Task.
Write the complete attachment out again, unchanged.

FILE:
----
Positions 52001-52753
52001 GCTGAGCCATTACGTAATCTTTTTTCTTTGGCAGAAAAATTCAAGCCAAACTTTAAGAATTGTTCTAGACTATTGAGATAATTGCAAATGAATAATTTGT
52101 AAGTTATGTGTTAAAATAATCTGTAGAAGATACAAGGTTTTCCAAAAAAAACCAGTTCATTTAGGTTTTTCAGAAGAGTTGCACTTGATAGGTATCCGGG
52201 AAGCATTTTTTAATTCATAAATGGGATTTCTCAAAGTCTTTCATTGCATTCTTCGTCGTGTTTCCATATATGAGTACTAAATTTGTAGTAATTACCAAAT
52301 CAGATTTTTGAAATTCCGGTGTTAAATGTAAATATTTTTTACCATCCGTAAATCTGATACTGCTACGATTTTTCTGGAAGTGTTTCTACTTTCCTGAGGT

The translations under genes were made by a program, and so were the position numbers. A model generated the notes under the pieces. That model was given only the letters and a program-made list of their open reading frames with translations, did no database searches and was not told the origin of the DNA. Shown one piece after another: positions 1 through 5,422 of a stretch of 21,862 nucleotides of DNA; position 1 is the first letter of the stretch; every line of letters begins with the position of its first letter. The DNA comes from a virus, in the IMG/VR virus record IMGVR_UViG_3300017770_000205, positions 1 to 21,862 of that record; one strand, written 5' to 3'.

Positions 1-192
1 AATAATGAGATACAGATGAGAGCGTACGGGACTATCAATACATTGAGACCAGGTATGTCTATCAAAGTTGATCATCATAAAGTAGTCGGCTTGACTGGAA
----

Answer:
Positions 52001-52753
52001 GCTGAGCCATTACGTAATCTTTTTTCTTTGGCAGAAAAATTCAAGCCAAACTTTAAGAATTGTTCTAGACTATTGAGATAATTGCAAATGAATAATTTGT
52101 AAGTTATGTGTTAAAATAATCTGTAGAAGATACAAGGTTTTCCAAAAAAAACCAGTTCATTTAGGTTTTTCAGAAGAGTTGCACTTGATAGGTATCCGGG
52201 AAGCATTTTTTAATTCATAAATGGGATTTCTCAAAGTCTTTCATTGCATTCTTCGTCGTGTTTCCATATATGAGTACTAAATTTGTAGTAATTACCAAAT
52301 CAGATTTTTGAAATTCCGGTGTTAAATGTAAATATTTTTTACCATCCGTAAATCTGATACTGCTACGATTTTTCTGGAAGTGTTTCTACTTTCCTGAGGT

The translations under genes were made by a program, and so were the position numbers. A model generated the notes under the pieces. That model was given only the letters and a program-made list of their open reading frames with translations, did no database searches and was not told the origin of the DNA. Shown one piece after another: positions 1 through 5,422 of a stretch of 21,862 nucleotides of DNA; position 1 is the first letter of the stretch; every line of letters begins with the position of its first letter. The DNA comes from a virus, in the IMG/VR virus record IMGVR_UViG_3300017770_000205, positions 1 to 21,862 of that record; one strand, written 5' to 3'.

Positions 1-192
1 AATAATGAGATACAGATGAGAGCGTACGGGACTATCAATACATTGAGACCAGGTATGTCTATCAAAGTTGATCATCATAAAGTAGTCGGCTTGACTGGAA